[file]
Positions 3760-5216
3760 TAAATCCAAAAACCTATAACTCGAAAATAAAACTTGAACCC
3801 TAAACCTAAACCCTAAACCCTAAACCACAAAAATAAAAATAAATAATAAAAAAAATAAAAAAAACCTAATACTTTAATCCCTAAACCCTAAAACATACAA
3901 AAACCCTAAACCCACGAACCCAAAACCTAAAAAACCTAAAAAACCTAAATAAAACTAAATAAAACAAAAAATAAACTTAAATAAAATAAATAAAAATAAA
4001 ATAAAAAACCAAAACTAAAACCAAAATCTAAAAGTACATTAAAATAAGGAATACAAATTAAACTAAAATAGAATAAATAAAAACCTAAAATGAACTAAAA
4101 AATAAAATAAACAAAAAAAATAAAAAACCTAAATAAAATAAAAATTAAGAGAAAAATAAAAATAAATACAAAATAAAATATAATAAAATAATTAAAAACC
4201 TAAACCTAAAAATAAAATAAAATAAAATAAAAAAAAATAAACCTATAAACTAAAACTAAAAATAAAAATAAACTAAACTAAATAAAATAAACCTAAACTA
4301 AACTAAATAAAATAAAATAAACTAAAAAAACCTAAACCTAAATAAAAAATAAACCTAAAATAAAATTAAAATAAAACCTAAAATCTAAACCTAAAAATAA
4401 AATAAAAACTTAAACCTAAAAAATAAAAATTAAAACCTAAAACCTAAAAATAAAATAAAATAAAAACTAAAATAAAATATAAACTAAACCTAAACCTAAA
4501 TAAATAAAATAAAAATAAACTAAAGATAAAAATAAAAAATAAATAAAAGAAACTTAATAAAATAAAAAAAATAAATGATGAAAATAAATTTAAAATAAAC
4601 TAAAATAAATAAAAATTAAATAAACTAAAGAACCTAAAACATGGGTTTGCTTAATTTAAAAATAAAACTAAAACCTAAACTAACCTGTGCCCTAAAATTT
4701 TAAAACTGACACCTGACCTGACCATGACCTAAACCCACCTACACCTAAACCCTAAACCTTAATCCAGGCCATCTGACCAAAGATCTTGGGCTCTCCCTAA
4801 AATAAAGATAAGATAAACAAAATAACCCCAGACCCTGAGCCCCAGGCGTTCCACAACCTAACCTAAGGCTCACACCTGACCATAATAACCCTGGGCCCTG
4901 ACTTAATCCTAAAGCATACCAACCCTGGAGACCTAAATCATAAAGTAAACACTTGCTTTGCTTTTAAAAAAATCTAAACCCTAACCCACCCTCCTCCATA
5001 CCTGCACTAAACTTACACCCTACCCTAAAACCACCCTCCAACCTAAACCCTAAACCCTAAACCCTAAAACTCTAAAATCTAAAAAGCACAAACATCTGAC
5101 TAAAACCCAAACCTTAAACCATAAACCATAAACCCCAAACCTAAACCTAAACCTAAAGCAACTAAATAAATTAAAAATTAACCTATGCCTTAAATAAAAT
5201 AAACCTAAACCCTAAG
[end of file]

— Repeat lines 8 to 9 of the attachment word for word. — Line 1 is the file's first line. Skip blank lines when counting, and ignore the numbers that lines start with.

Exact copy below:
4301 AACTAAATAAAATAAAATAAACTAAAAAAACCTAAACCTAAATAAAAAATAAACCTAAAATAAAATTAAAATAAAACCTAAAATCTAAACCTAAAAATAA
4401 AATAAAAACTTAAACCTAAAAAATAAAAATTAAAACCTAAAACCTAAAAATAAAATAAAATAAAAACTAAAATAAAATATAAACTAAACCTAAACCTAAA